When was the last time that you smiled at someone – a friend at the gym, a colleague at work or even a complete stranger in the supermarket? When was the last time you smiled to your colleagues or even to your manager? And knowing that, how often do you smile in a day? As kids we tend to smile more. Studies show that children smile around 400 times a day. This number is more than impressive compared to the (sad) 20 smiles grown-ups give to the world per day.
As we grow up we begin to smile less and less. Our day to day lives become busier, more rushed, stressed, worried, harsh, or all of these. Our minds are preoccupied with various issues that await our attention. In the spare minutes when we try to kick back and relax, we are so mesmerized by our technological soulmate – the smartphone – that we rarely even make the effort to engage in face-to-face (human) interactions. In the age of technological and digital advancements we are prone to connect with others online rather than offline. We often use emoji (:D ;) :P :/ :@) and abbreviations (wft, lol, lmao, omg) to communicate our emotions and feelings. But being realistic about it, when was the last time you really “laughed out loud”?
Smiling is a basic human expression that lets us share our emotions with others. It has the power to improve our health, make us more spiritual, reduce stress, boost mood, gain trust, improve creativity and make us more attractive to others. So, if the inherent benefits to smiling are so many, I cannot help but wonder… why don’t we smile more?
For starters, a common misconception among adults is that smiling makes them seem weaker. Moreover, smiling in business situations is often considered as inappropriate behavior and keeping a serious face expression helps to be perceived as a more reliable professional. When I was a banker, this was especially the case. Being formal and considered strong was valued more than engaging with the client and showing yourself. Also in any leadership school, there is no formal curriculum to smile and have fun? Is that because it is so logical, or because smiling is not yet seen as an official tool in management literature and leadership practices?
Contrary to this conservative logic, recent research shows that there are beneficial effects of smiling to one’s career and well-being. Actually, people mix up being serious and being professional. Usually, the real leaders in any business appear very relaxed and make a connection with their surrounding by being informal. Think of the smile of many great leaders, in power or leading revolutions.
They can relax, because they are on the top of their game and know it is important to be in a state of flow. The state of flow can come best in a situation in which the body is focused and relaxed.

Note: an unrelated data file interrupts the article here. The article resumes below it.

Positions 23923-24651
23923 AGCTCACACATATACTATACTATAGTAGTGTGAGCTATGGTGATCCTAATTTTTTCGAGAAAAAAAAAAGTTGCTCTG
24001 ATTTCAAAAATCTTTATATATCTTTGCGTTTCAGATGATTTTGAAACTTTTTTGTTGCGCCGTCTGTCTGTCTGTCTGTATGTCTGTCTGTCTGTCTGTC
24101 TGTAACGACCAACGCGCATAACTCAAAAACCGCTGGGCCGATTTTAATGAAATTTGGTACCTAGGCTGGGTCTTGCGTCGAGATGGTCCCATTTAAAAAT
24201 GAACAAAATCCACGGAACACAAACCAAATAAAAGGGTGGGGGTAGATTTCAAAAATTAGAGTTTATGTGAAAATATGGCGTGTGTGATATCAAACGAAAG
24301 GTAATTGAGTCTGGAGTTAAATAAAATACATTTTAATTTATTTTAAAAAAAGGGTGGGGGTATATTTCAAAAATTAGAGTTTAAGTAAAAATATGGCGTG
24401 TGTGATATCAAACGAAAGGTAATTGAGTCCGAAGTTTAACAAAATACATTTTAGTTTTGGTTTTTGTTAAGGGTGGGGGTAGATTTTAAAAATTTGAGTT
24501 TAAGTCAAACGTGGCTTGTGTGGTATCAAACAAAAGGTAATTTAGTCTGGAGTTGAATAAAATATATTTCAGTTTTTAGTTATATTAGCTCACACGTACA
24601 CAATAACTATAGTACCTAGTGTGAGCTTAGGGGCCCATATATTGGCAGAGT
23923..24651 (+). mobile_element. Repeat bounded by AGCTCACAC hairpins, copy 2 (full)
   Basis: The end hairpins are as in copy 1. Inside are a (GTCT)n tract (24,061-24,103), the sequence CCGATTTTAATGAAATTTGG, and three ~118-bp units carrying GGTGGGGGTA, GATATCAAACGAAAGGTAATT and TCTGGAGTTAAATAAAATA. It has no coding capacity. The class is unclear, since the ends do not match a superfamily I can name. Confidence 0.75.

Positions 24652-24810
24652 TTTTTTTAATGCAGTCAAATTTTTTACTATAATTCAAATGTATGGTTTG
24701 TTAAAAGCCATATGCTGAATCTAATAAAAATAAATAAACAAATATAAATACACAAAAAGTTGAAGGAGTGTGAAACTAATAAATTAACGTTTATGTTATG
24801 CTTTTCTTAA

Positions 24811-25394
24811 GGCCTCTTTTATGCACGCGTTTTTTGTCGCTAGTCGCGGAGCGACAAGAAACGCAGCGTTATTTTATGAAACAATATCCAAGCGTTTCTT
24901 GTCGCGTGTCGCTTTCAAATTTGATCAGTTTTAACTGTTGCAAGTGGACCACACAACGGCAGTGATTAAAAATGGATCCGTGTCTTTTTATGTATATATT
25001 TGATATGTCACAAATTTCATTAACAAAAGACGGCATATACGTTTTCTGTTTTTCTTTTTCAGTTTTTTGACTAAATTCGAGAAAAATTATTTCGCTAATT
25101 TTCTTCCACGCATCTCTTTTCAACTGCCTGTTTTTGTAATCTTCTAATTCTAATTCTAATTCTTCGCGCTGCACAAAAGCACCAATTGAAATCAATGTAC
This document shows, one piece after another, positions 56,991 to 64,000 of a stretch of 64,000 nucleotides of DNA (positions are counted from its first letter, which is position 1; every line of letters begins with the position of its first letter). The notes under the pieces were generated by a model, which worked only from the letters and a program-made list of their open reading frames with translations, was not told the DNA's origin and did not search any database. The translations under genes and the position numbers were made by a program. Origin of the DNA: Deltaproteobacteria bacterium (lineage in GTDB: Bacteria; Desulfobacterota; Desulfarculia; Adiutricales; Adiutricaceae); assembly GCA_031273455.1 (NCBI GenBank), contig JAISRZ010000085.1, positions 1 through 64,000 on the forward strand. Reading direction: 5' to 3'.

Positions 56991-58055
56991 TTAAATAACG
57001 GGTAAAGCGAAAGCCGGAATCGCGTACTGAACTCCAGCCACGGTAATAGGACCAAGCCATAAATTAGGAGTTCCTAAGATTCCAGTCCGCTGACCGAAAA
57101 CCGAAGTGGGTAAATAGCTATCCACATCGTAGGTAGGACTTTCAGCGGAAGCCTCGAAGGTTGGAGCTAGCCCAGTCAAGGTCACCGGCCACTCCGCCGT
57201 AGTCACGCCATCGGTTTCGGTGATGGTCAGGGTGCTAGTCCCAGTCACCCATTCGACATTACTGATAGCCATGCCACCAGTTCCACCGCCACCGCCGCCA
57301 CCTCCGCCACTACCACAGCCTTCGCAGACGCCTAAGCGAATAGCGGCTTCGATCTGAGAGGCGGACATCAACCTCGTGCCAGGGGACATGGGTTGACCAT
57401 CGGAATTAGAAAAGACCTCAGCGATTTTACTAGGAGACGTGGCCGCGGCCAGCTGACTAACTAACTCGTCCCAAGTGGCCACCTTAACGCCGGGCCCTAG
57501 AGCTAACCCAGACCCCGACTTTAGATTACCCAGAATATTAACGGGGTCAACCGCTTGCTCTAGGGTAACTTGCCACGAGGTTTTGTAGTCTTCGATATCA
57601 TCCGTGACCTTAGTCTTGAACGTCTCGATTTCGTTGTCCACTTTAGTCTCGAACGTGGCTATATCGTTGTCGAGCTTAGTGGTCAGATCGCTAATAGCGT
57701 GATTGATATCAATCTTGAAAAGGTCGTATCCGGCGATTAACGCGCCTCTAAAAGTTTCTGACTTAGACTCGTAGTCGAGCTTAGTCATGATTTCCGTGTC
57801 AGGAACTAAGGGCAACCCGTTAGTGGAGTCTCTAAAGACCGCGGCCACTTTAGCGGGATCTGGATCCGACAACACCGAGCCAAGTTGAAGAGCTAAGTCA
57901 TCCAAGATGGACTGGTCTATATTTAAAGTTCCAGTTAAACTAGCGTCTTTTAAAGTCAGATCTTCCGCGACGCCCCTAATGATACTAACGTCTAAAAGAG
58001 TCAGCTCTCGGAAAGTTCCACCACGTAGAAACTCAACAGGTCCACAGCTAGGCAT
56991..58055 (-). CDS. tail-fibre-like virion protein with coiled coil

People who smile more tend to be more likable and attractive, seem more confident and competent. For instance, in sales or negotiations, smiling helps to build a more personal and trustful environment that predisposes to better possibilities for collaboration and cooperation. Indeed, this seems to be a good enough reason to smile to people that we’d like to do business with.
On another note, smiling has the secret superpower to rewire our brains. The brain has a natural tendency to think negatively. Fortunately, we can break the pattern of negative thinking by smiling more. As we smile more, we teach our brains to look for and focus more on the positive rather than the negative things in life. This helps us feel more energetic, be open to opportunities and embrace the new and the different. Thus, we end up being more productive, creative and innovative, boosting our performance in work and life.
Breaking the habit. Bring back the smile. The #StartSmiling movement
To benefit from the power of smiling we need to break the habit of not smiling often enough and #StartSmiling more. How? By faking it. It sounds a bit weird but actually the brain cannot distinguish between a fake and a genuine smile. This makes a fake smile as effective as a real one, having the same positive influence on our well-being as real ones do.
Similarly to yawning, smiling is also contagious as people tend to automatically mirror facial expressions of others. By starting to smile more we also help others smile more, thus, we influence both ours and other people’s happiness. So this not only involves employees or leaders, but all of us.
So let’s make a difference by joining the movement of #StartSmiling and smile more! You can find us on Youtube, Facebook and Twitter by using the #StartSmiling hashtag. I look forward seeing you smiling in an image or an video to show each other the smile is here to stay!